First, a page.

The Spirit and the Sky: Lakota Visions of the Cosmos

The Spirit and the Sky: Lakota Visions of the Cosmos

The Spirit and the Sky: Lakota Visions of the Cosmos

The Spirit and the Sky: Lakota Visions of the Cosmos


The interest of nineteenth-century Lakotas in the sun, moon, and stars was an essential part of their never-ending quest to understand the universe. The Spirit and the Sky presents a survey of the ethnoastronomy of the nineteenth-century Lakota and relates Lakota astronomy to their cultural practices and beliefs. The center of Lakota belief is the unfathomable and sacred nature of the world in which they live and of the stars above--extraordinary and wakhiŋ (mysterious)--both of which constitute an integral part of this holistic world.

Mark Hollabaugh presents a detailed analysis of all aspects of Lakota culture that have a bearing on their astronomy, including telling time, Lakota names for the stars and constellations as they appeared on the Great Plains, and the phenomena of meteor showers, eclipses, and the aurora borealis. Hollabaugh's explanation of the cause of the aurora that occurred at the death of Black Elk in 1950 is a new contribution to ethnoastronomy.


My interest in Native American astronomy began many years ago when I read John Eddy’s Science article about the Medicine Wheel in the Bighorn Mountains of Wyoming and subsequently visited the site. When I taught my first college-level astronomy course, I included a five-minute segment on the Medicine Wheel. the following semester, the discussion of Native American astronomy stretched to about twenty minutes. By the time I retired from full-time teaching, I had difficulty containing the topics of ethnoastronomy and archaeoastronomy to a ninety-minute extended class period.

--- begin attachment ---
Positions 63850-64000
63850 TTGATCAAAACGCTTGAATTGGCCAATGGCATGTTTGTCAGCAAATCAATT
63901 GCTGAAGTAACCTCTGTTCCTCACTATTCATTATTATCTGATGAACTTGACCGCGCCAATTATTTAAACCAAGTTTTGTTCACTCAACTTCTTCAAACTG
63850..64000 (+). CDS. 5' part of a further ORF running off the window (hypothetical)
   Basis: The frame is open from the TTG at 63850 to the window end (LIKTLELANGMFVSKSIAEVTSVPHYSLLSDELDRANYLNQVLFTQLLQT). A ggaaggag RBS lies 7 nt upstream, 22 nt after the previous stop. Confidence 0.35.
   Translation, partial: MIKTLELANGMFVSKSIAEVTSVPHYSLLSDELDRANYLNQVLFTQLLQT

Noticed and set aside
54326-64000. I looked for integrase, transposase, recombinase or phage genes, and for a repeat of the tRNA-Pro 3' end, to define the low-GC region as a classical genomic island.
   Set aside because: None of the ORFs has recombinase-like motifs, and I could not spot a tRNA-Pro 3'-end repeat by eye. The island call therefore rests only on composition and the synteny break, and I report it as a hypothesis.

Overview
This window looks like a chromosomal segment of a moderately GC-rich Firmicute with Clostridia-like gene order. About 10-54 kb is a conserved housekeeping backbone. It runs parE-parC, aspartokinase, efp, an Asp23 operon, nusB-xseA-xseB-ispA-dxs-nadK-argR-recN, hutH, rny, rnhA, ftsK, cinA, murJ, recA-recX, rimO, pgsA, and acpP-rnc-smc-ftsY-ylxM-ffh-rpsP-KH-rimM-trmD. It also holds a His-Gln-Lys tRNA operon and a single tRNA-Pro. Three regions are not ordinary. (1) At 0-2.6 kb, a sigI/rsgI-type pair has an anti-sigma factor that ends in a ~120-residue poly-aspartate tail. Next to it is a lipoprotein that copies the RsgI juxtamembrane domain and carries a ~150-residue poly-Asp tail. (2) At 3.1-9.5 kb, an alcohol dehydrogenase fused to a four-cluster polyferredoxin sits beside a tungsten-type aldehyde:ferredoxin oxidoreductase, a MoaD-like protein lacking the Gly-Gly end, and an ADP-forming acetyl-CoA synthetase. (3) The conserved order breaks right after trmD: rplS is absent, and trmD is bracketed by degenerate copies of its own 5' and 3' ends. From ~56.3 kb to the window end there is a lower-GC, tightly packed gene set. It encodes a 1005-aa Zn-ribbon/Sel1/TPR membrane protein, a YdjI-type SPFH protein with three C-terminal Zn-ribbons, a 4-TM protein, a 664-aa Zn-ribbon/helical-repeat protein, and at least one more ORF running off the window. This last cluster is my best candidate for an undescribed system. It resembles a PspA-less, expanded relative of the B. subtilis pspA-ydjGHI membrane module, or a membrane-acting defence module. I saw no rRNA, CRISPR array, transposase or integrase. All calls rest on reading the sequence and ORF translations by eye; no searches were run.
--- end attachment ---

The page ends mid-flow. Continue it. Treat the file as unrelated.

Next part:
In the summer of 1992 in the bookstore at what was then known as the Sioux Indian Museum in Rapid City, I came upon three books containing the work of James Walker: Lakota Belief and Ritual, Lakota Myth, and Lakota Society. a quick scan of the indexes revealed references to the Sun, the Moon, and the stars. a comment by Lakota elder Ringing Shield, referring to Polaris, caught my attention: “One star never moves and it is wakan. Other stars move in a circle about it. They are dancing in the dance circle.” I immediately began to wonder about Lakota astronomy and the aspects of Lakota culture that are important to their astronomy. a clue was in the images they left on winter count hides and in ledger books.

In 1996 at the Fifth Oxford International Conference on archaeoastronomy held at St. John’s College in Santa Fe, I gave a talk on the images of celestial objects and phenomena (Sun, Moon, eclipses, stars, comets, and meteors) that appear in nineteenthcentury Lakota winter . . .

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